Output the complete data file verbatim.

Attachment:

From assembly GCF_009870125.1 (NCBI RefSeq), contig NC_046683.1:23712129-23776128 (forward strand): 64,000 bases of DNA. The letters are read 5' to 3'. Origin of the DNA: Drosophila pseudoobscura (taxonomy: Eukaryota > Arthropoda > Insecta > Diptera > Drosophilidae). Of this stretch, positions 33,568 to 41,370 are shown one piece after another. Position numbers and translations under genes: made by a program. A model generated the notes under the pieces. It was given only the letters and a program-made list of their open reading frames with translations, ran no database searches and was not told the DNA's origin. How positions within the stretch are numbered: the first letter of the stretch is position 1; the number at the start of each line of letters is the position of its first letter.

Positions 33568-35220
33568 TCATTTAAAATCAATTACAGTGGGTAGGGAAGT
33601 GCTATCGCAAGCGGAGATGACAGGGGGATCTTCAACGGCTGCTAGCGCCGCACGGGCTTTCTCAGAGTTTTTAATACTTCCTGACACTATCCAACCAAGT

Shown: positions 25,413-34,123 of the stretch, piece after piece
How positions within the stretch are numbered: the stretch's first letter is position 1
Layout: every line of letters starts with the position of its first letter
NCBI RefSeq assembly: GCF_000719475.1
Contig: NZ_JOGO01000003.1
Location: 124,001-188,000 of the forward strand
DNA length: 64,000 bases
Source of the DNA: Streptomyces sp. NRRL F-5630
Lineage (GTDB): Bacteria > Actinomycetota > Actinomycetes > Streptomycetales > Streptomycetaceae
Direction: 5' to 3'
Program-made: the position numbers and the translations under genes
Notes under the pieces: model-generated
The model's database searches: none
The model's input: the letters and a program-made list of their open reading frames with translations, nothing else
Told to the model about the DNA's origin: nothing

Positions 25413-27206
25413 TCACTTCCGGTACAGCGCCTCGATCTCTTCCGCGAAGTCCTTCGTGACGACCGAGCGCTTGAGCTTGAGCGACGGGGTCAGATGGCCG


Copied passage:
From assembly GCF_009870125.1 (NCBI RefSeq), contig NC_046683.1:23712129-23776128 (forward strand): 64,000 bases of DNA. The letters are read 5' to 3'. Origin of the DNA: Drosophila pseudoobscura (taxonomy: Eukaryota > Arthropoda > Insecta > Diptera > Drosophilidae). Of this stretch, positions 33,568 to 41,370 are shown one piece after another. Position numbers and translations under genes: made by a program. A model generated the notes under the pieces. It was given only the letters and a program-made list of their open reading frames with translations, ran no database searches and was not told the DNA's origin. How positions within the stretch are numbered: the first letter of the stretch is position 1; the number at the start of each line of letters is the position of its first letter.

Positions 33568-35220
33568 TCATTTAAAATCAATTACAGTGGGTAGGGAAGT
33601 GCTATCGCAAGCGGAGATGACAGGGGGATCTTCAACGGCTGCTAGCGCCGCACGGGCTTTCTCAGAGTTTTTAATACTTCCTGACACTATCCAACCAAGT

Shown: positions 25,413-34,123 of the stretch, piece after piece
How positions within the stretch are numbered: the stretch's first letter is position 1
Layout: every line of letters starts with the position of its first letter
NCBI RefSeq assembly: GCF_000719475.1
Contig: NZ_JOGO01000003.1
Location: 124,001-188,000 of the forward strand
DNA length: 64,000 bases
Source of the DNA: Streptomyces sp. NRRL F-5630
Lineage (GTDB): Bacteria > Actinomycetota > Actinomycetes > Streptomycetales > Streptomycetaceae
Direction: 5' to 3'
Program-made: the position numbers and the translations under genes
Notes under the pieces: model-generated
The model's database searches: none
The model's input: the letters and a program-made list of their open reading frames with translations, nothing else
Told to the model about the DNA's origin: nothing

Positions 25413-27206
25413 TCACTTCCGGTACAGCGCCTCGATCTCTTCCGCGAAGTCCTTCGTGACGACCGAGCGCTTGAGCTTGAGCGACGGGGTCAGATGGCCG